Rest In Peace-Buckwheat

Buckwheat

October 16, 1998 – September 29, 2017

6:45 PM

It is a sad evening, our beloved store mascot, Buckwheat, has passed away.

Buckwheat had many friends who loved to visit with him when they came into the store. Often his special friends would go straight to his cage when they came in the door, talk to him and whistle a tune before coming to the counter.

He was an old man, 19 in human years, 124 in bird years. He was never sick a single day of his life until this afternoon.

Buckwheat came to us October 16, 1998, the fall we moved into our new addition, as a very young fella. He was hand-fed and hand-raised by breeder Lynda Deanne.  We did not have an exact date of his birth but always used the day he came to us as his birthday even though he was already about 6 weeks old.  I wanted a bird that talked… some, but not a loud, shrill, mouthy bird like a parrot. Lynda has just the bird for us.  We named him Buckwheat because of his hair do!! Buckwheat learned to whistle the “Andy Griffith Mayberry theme song and “Pop Goes the Weasel”.  At the time, we had a cat named Oscar. He would say, “here kitty, kitty. Oscar’s a whimp”.  The day Oscar died was the last he crowed that taunt.   If I went out to the store after closing time to work in the office and turned on the store lights he would squawk “Good-night” until I turned them off. It’s the only time he would say that phrase.

Buckwheat was usually a silent sentry, standing guard and observing all the doings of the day.  We never knew when he would burst into song and whistle his heart out. His favorite time of the day to whistle was first thing in the morning.

 

Buckwheat did not particularly care for children though they loved him and were attracted to his cage. Often he would squawk in fear if they came too close to his cage. Children didn’t quite know how to interact with him in a way that he didn’t feel threatened.  He did not like it when they poked their fingers or another object into his turf or made shrill noises instead of talking to him.

There were three noises that he did not like: the vacuum sweeper, the clanking of the dog tag machine and pulling tape off the tape gun. That last sound was like fingernails on the chalk board to him and would send him in a squawking fit.  He also did not like us intruding in his space to clean his house.

One time we were positioning a rack of coats in the area by his cage and it flipped over, knocking him, in his cage, to the floor with a loud crash.  He never did forgive us for that horrifying scare!  For years, in the fall whenever we put up the rake of coats, he would have a squawking bird fit, fearing the coats were going to attack him again.

During baby chick season, we often had a tub or two of baby chicks by his cage. He was not fond of the “chicken nuggets” and their chirping tweets and would express his displeasure until he tired of his own hissy fit.

Buckwheat liked neck/backrubs. If we said “backrub”, he would scoot across the perch to the side of the cage and put his neck down so that we could rub it. Then quick as a wink, he would turn and snip at our fingers. One of his favorite tricks was when I went to his cage and said, “give mommy a kiss”. He would edge close as I made a kissing sound by smacking my lips and he would respond by smacking his beak.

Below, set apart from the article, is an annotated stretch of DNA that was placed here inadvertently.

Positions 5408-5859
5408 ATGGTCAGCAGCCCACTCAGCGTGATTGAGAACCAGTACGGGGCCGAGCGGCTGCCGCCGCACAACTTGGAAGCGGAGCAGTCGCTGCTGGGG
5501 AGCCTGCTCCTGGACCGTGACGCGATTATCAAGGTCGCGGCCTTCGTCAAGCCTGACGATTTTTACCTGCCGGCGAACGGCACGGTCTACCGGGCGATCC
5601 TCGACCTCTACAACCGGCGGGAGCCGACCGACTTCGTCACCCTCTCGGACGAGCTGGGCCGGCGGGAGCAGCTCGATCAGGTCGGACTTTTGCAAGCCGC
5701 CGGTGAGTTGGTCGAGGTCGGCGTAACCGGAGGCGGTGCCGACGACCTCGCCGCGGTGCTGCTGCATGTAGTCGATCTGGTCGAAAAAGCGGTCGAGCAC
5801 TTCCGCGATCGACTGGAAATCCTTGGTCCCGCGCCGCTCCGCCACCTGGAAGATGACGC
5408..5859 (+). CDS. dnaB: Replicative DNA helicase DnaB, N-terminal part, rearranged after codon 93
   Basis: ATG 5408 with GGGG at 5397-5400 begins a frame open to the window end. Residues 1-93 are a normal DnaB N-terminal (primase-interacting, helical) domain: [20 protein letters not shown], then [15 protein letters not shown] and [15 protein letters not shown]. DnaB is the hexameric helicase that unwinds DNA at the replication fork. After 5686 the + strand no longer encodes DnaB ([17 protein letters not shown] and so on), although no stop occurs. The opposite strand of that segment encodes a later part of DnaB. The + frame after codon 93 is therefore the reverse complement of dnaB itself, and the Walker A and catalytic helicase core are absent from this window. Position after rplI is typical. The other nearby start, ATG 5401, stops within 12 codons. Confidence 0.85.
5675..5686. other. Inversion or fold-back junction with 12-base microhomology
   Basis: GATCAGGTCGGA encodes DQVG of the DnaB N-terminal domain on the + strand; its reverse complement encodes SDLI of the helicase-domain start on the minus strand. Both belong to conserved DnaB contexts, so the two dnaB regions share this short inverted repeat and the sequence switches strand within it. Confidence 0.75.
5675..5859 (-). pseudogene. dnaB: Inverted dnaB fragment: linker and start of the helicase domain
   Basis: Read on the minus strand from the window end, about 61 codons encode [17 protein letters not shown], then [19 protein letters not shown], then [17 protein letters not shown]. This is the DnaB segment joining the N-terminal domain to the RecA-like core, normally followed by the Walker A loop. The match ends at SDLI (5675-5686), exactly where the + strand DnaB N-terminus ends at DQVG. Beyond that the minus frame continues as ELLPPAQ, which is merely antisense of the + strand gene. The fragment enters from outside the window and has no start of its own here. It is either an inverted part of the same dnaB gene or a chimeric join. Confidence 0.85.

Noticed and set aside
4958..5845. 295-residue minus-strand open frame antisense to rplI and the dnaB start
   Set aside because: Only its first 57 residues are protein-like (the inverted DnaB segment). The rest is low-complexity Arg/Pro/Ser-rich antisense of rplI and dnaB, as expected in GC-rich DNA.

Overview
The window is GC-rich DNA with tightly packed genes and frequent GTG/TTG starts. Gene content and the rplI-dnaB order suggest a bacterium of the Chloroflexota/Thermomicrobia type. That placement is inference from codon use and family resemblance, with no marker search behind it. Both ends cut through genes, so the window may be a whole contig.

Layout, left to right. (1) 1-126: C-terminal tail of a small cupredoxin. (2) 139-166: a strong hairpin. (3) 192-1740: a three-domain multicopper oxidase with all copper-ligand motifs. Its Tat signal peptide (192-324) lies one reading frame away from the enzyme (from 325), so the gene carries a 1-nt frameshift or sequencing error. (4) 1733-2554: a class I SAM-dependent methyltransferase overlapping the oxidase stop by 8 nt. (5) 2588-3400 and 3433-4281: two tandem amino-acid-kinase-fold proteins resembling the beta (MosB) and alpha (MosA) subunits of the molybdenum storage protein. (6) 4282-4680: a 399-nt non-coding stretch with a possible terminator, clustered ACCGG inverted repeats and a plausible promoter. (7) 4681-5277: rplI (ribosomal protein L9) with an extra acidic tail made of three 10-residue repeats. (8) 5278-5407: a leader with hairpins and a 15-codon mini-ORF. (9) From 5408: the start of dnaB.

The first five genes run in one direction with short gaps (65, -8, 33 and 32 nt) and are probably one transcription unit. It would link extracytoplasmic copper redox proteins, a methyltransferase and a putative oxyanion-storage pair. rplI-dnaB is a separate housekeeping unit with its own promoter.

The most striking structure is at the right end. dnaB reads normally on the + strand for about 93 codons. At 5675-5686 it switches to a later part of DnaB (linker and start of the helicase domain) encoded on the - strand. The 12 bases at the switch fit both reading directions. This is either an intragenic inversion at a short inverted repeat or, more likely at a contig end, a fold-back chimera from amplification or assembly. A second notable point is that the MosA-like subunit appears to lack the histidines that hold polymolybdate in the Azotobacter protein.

Yesterday, Summer noticed that he was all fluffed up on his perch when we came to work. We thought maybe he was a little cold as it was cooler during the night but didn’t really give much thought to it. He seemed ok during the day. This morning it was the same thing. We put his heat lamp on but he stayed huddled all day.  This afternoon we took him out of the cage and examined him. He was very thin, feather-light, and his vent was impacted. We cleaned him up but realized, Buckwheat was very ill and was declining rapidly in front of our eyes. We knew he was not going to last long.

Within a very short time he could no longer stand so we made a bed for him in a small box. His eyes kept going closed but when we talked to him and rubbed his back he would struggle to open his eyes and look at us before they would flutter shut again. Regardless of where I stood in relation to his box, when I spoke to him he would struggle to turn his head and look at me and smack his beak with a kissing sound. We kept telling him we loved him and that he had been a good store bird.

I brought him home with me this evening and checked on him every few minutes as I fixed supper.  Around 6:45 he was gone.

Rest in peace, Buckwheat. You will be sorely missed.

Buckwheat has four very special friends that he loved besides his store family and seemed to recognize whenever they came into the store: Vanessa Upson, Donna Wyatt, Terry Graber and Clyde Kirby. Vanessa was his absolute favorite and we called her his girlfriend. Clyde taught him the Mayberry theme song. Donna and Terry, thanks for being Buckwheat’s friend. You always spoke to him and knew how to speak his language. And, a special thanks to Summer Bass for being his loving and diligent daily caregiver for…how many years????!!!!  You were his friend and always kind and loving to him.

 

2 Comments »

  1. Julia Witmer Said:

    So sorry for your loss of Buckwheat. What a nice sentry for your store!

  2. Jewel ritchie Said:

    Loved your story. I am sure you will miss buckwheat. I am sure if I had met him I would have loved him. I have a pair of parraketts and I love birds in general. Thanks for sharing.


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